dynamics. It is assumed that the reader has basic notions of classical mechanics,
statistical mechanics and thermodynamics, but knows very little|if anything
at all|on methods for atomistic computer simulation. The basics of molecular
dynamics are explained, together with a few tricks of the trade.
No attempt is made to address \advanced topics" in molecular dynamics,
such as calculation of free energies, non equilibrium simulations, etc., and many
important subjects are treated only super�cially. This document is meant to be
just a starting point. Many excellent books devoted to computer simulations
in condensed matter physics are available [1, 2, 3, 4, 5, 6, 7], and the reader is
advised to make use of them to dig into more speci�c subjects.
These note are accompanied by example programs written in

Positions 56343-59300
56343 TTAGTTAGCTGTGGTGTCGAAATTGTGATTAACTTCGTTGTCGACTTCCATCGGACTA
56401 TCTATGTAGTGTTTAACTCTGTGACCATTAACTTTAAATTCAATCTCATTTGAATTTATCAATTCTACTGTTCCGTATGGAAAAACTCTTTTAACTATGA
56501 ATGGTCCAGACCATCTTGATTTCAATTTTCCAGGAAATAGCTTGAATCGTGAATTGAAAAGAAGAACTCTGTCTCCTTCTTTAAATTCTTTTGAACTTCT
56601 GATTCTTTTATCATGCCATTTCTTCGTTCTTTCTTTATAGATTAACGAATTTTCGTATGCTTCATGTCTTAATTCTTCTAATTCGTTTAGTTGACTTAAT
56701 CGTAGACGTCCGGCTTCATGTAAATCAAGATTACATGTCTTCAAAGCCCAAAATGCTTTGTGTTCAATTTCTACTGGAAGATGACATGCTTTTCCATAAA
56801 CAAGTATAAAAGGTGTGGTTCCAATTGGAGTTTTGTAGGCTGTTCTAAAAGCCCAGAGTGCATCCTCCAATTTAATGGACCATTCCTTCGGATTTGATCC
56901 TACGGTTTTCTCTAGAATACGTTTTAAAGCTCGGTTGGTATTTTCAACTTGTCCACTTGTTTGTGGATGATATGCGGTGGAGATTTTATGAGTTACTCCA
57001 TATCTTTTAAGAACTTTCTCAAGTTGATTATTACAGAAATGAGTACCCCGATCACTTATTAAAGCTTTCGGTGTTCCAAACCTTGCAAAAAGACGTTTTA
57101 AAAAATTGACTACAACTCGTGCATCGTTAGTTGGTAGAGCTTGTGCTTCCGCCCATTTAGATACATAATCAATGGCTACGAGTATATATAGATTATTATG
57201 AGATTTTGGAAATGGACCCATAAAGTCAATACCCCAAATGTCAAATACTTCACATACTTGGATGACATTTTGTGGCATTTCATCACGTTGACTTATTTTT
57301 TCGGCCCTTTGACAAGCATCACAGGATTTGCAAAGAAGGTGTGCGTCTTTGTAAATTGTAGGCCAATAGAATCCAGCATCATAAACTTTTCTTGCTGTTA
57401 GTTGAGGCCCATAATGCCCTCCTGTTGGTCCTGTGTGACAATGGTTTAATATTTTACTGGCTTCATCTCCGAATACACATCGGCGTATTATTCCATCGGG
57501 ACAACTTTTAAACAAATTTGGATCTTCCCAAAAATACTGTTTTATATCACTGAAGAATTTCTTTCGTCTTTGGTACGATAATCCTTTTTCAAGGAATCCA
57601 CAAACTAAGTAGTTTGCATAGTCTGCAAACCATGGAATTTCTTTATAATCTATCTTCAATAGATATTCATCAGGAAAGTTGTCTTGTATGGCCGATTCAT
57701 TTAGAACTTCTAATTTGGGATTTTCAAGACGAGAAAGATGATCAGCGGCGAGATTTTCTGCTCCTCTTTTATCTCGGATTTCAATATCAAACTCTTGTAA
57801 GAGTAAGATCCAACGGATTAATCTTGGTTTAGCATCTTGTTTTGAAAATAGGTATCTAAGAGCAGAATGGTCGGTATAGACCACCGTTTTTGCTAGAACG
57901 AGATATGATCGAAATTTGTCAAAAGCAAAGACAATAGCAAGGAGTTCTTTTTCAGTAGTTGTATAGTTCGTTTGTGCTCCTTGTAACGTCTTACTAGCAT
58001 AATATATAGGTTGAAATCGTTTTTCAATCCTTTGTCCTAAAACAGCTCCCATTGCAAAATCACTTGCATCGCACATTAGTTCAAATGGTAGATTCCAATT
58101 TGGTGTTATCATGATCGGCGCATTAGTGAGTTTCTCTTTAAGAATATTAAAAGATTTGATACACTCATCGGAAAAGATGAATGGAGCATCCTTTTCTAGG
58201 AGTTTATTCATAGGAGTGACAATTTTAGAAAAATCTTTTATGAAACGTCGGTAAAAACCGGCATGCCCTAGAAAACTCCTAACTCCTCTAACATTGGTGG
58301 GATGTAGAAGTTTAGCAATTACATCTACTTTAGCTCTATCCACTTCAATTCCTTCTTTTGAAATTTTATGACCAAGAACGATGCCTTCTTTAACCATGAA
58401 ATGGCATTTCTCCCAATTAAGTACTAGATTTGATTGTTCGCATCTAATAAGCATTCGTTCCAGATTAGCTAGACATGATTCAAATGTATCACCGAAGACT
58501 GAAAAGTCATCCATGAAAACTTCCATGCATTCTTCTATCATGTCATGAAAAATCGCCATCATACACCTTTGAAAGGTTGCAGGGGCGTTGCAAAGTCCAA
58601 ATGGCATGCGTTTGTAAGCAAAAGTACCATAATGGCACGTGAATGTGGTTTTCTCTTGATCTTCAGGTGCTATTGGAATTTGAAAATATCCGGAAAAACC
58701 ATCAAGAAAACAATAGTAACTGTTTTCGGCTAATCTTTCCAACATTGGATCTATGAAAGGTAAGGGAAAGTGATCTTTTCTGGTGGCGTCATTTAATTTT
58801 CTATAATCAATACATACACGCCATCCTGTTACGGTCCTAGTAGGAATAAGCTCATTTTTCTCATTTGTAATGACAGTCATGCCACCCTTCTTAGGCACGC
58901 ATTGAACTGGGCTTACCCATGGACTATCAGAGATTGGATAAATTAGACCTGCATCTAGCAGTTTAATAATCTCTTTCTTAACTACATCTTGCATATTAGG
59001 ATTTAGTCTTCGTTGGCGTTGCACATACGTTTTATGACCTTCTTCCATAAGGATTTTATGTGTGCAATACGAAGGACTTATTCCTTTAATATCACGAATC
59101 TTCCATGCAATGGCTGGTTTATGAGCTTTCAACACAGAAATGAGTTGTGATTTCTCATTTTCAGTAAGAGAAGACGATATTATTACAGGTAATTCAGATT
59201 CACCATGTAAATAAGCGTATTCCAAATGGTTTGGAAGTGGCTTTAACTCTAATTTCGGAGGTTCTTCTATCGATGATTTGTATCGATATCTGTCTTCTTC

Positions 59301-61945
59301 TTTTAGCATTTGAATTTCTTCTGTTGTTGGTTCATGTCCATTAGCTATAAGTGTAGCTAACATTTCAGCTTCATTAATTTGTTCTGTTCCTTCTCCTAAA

Fortran 90 and available on the World Wide Web at the URL
http://www.sissa.it/furio/md/f90. While still relatively uncommon
among scientists, Fortran 90 is bound to become one of the most important
languages for scienti�c programming in the years to come. Fortran 90
incorporates Fortran 77|allowing it to inherit smoothly the legacy of the
immense body of existing codes|but also features elements now recognized to
be essential in a language for large projects in scienti�c computing.
I hope that the examples contained here will be of help to young compu-
tational physicists to get familiar with Fortran 90, and to people grown with
Fortran 77 (or 66!) to migrate towards this new, more modern environment.
Any comment or suggestion to improve this document, which will also